Comment: Re: Multi-level sight singing?
You may need to write your own examples.  You could write a two or three-part texture, with one easy line and one difficult line (2-part), or an easy, intermediate and difficult line (3-part texture).  You could then assign each of the parts to singers who feel are at that level, regardless of sec...
Comment: Re: High School Honors Choir
Not sure why you're hesitant to do the Fauré without an orchestra, Matt.  The old FitzSimons edition has a reduction listed for "piano" that I've heard done on organ many times.  And even Rutter's edition has an organ part that covers what you need, even if there's no orchestra.  Even the harp p...
Comment: Re: Help! New Teacher Seeks Advice!!!
For your elementary program, I suggest that you think about what skills (vocal, musical, etc.) you'd like to have them accomplish in each grade, keeping in mind their mental and motor development, so that you're not pushing them too far too fast.  For example, for some younger elementary kids, keep...
Comment: Re: christmas composition with brass quintet and percussion
John Rutter's Gloria would fit the bill, especially the first movement.  (I believe it also includes organ, though.)  
Comment: Re: HELP! Young church music director dealing with attitudes
Hi, Lukas.   I agree with all of the above comments, and would add only two more things:   1) In warm-ups that they mock, take a moment to explain what you're trying to accomplish with the warm-up, and how it will help them in singing their music.  If they see a vocal goal that will actually ...
Comment: Re: HELP WITH MY VOICE! D:
That helps to know, Elliot.  What you are experiencing is normal.  Your voice will likely go through a stage (or maybe already has been in a stage) where you can only sing a narrow range of pitches.  E above middle C will be about as far as you can go, and that too is normal.  Don't push it, and...
Comment: Re: HELP WITH MY VOICE! D:
Elliot -- when you say your voice "broke," does that mean you are a teenager whose voice is starting to change?  Your original post doesn't make that clear, and most of the responses have assumed that's the case.  It would help other responders if you would clear that up.  If that IS the case, yo...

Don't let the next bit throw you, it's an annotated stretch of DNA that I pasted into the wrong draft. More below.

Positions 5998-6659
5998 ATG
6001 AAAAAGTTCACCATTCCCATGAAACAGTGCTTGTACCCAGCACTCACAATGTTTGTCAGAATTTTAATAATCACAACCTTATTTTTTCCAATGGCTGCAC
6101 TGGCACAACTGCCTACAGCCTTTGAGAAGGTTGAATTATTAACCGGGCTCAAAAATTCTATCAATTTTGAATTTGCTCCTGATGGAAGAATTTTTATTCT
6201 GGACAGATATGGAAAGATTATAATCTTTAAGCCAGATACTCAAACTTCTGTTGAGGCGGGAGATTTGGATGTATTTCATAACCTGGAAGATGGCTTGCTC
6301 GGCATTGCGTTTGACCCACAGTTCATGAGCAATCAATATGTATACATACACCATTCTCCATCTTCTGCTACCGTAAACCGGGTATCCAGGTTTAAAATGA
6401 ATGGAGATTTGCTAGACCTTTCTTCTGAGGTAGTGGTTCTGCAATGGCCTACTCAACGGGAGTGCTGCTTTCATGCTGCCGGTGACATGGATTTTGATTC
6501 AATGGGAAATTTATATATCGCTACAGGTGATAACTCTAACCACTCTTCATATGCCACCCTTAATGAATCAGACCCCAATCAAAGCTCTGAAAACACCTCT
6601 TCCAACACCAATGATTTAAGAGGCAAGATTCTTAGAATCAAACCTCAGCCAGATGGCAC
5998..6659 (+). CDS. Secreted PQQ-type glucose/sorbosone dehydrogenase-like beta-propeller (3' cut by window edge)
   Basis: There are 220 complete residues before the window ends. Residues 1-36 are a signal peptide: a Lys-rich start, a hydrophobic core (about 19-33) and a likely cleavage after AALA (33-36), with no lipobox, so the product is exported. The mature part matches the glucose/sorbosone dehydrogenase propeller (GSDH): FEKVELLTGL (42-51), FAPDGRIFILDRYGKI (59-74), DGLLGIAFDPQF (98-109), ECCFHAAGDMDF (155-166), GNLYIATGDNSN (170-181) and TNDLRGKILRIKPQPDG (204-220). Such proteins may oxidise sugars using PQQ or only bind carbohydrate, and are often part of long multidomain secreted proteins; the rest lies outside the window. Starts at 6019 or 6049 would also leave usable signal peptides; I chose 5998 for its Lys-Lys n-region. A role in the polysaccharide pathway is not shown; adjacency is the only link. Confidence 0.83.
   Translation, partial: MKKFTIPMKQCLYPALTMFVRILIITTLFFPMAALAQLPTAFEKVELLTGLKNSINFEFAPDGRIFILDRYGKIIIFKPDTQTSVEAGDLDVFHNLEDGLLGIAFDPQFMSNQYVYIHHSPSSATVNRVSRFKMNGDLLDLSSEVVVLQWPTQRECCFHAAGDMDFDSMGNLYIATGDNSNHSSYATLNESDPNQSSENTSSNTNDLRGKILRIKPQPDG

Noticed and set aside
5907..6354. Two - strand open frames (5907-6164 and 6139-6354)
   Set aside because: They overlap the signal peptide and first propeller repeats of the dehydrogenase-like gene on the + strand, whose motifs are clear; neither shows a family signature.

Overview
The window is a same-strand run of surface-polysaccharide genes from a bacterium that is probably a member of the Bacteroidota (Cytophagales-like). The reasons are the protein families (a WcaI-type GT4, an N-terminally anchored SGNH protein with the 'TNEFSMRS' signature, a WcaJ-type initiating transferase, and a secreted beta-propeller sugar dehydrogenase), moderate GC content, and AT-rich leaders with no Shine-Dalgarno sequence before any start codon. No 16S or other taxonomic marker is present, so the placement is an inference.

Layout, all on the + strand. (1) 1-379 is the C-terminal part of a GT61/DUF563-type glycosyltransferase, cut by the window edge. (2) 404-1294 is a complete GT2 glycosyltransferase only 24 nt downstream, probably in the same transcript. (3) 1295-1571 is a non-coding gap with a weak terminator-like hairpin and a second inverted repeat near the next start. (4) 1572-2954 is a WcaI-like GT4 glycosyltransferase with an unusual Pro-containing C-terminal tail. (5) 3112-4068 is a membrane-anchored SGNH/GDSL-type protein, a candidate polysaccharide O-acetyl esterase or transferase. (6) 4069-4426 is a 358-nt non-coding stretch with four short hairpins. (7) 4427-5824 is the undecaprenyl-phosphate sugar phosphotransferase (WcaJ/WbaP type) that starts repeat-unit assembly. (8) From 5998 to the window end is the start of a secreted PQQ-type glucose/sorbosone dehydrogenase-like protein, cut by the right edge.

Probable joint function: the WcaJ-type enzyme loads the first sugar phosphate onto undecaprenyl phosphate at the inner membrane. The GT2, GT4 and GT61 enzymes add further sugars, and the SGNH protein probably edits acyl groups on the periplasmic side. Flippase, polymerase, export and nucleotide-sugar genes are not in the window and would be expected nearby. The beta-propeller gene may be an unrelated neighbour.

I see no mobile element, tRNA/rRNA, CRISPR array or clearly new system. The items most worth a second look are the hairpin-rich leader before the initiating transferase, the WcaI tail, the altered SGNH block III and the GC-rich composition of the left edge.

Comment: Re: Conducting Lessons for Beginners: The must haves...
Hi, Lynn.   Your heading says that these lessons are for beginners.  So I wouldn't worry too much about repertoire that inspires the student right away.  If you think about conducting as a visiual "language" of communication (which I believe it is), you need to start with the basics of the lang...
Comment: Re: HELP WITH MY VOICE! D:
Elliot:   There are many different things that could be causing the problem you describe, including the situation that Thom is assuming.  But the key is to have someone who is well qualified listen to your voice before making a diagnosis.  So I would suggest that you find a very good voice teac...
Comment: Re: Faure Requiem - Rutter ed.
Another option would be to give a copy of the old Fitzsimmons edition to your organist, and have him/her play from that score for the movements you suggest.  (The Fitzsimmons is a full reduction.)  I know this might be heresy to some, but it would solve the problem.
Comment: Re: Church Music Position Descriptions and Contracts
Though I don't have a sample description for you, Lori, here are things I would like to see on a job description so that I would feel comfortable knowing what's involved and who they're looking for:     1.  What's involved with the job?  (Be specific.)  How many services does your church have...
Comment: Re: Repertoire for American Folk music concert
Hi, Marti.   Though it's been heard often, Mac Wilberg's arrangement of Cindy ("get along home, Cindy, Cindy") is a definite winner that your advanced HS groups and your audience would love.  Definitely upbeat and a good closer.